Now that you’ve recorded your podcast, the next step is to upload it to streaming platforms so that people can listen to it. The RØDECaster Pro has some incredibly handy functions for exporting and optimising your podcasts, ready for distribution.

RØDECaster Pro connected to MacBook Pro via USB showing RØDECaster Pro Companion App

Pro Tip

Optimising your podcast will not only ensure that your podcast is the correct file type for your preferred platform, it will also adjust its loudness (measured in LUFS) to the ideal level for streaming. You can think of this process as ‘mastering’ your podcasts and getting them ready for consumption.

The alternative to exporting finished podcasts using the Companion App is to take the raw audio files off the RØDECaster Pro and optimise the podcast within a DAW. This method can be useful if you also need to add extra elements, sounds or pre-recorded interviews to the podcast before uploading.

If you have already recorded your podcast directly to a DAW via USB, your podcast files are in the right place to begin editing. But if you need help importing the files from the RØDECaster Pro into your DAW, see the methods below.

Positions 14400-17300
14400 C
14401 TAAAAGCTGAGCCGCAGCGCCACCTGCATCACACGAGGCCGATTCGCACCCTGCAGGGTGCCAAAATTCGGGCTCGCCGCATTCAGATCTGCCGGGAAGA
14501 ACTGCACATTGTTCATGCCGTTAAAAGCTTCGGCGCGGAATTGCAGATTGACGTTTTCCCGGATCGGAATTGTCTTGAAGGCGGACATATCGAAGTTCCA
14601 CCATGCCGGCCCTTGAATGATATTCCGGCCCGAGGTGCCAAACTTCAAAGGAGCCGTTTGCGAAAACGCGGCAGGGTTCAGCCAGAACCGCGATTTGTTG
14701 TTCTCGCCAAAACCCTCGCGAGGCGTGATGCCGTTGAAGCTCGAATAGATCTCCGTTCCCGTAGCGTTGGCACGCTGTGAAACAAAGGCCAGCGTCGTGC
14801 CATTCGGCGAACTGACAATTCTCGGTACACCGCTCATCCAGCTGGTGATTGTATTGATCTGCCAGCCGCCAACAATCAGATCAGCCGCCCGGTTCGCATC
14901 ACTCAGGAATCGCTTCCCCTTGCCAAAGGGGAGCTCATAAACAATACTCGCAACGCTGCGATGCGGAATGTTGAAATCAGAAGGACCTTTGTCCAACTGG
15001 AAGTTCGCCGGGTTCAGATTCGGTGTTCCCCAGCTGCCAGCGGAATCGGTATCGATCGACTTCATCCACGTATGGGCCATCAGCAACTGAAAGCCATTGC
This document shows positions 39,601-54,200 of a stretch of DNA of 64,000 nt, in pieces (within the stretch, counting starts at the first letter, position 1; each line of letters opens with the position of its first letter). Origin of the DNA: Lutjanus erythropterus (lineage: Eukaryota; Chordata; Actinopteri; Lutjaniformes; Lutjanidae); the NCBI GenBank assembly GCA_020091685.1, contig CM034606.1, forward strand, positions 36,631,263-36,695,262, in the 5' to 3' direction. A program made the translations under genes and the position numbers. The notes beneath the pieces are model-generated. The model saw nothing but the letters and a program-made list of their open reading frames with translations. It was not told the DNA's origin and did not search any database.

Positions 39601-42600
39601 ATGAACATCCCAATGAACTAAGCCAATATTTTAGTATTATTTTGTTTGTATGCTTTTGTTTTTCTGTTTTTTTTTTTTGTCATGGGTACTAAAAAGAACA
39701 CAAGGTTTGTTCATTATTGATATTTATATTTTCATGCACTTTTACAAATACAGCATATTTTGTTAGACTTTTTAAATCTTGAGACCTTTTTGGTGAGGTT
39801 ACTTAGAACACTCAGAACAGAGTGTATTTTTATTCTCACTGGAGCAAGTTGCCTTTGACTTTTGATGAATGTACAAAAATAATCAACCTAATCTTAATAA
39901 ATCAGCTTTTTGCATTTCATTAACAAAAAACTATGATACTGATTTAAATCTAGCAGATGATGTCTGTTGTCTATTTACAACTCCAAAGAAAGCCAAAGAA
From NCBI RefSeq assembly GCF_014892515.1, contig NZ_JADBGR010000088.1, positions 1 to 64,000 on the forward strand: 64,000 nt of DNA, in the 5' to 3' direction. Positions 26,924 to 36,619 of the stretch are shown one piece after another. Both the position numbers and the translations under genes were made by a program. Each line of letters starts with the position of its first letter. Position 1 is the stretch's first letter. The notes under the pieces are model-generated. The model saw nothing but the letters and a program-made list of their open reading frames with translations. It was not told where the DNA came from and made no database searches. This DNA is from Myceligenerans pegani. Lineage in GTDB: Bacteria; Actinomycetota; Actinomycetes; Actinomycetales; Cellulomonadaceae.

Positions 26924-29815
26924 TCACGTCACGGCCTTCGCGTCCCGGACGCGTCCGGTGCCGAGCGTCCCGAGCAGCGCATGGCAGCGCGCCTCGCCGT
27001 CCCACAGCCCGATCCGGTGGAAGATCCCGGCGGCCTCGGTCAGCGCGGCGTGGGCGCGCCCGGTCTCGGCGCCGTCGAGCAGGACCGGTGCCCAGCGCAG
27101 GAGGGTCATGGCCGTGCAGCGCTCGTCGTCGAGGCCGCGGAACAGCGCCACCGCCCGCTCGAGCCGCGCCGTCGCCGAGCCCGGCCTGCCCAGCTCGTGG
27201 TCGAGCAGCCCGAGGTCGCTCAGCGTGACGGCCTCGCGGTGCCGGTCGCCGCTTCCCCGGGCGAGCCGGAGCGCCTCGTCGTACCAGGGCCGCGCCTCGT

RØDECaster Pro connected via USB to computer with audio files on screen

The first option is to connect the RØDECaster Pro to a computer via USB and turn on ‘Podcast Transfer Mode’. Your computer will automatically recognise the RØDECaster Pro as a device called ‘RODECASTER’ in the Finder or File Explorer. You can then access the audio files saved on your microSD card. You could alternatively insert the microSD card into your computer with a card adaptor or card reader.

Computer screenshot of RØDECaster Pro dialog box displaying recorded podcasts

If you recorded your podcast as a stereo file, this will appear as a WAV in your Finder or File Explorer. If you recorded your podcast in multitrack, it will be a polyWAV file, which contains all 14 tracks of audio from the RØDECaster Pro.

RØDECaster Pro PolyWAV files imported to GarageBand

PolyWAV files can be dragged or imported into a DAW. Depending on the DAW you are using, you may need to manually split the audio up into individual tracks. Once this is done, you can add extra elements to your podcast, continue mixing and editing, or optimise your podcast for distribution.

Use the diagram below to determine which channels are assigned to each track within the PolyWAV file. If you need further help setting up a multitrack session within your DAW, check out the section on recording to a computer via USB.

RØDECaster Pro assigned channel numbers RØDECaster Pro assigned channel numbers

Check out the blog on starting a podcast to learn more about the basics of recording a podcast, including choosing the right recording space and good mic technique.

Now that you've mastered the RØDECaster Pro, check out the next section on updating firmware.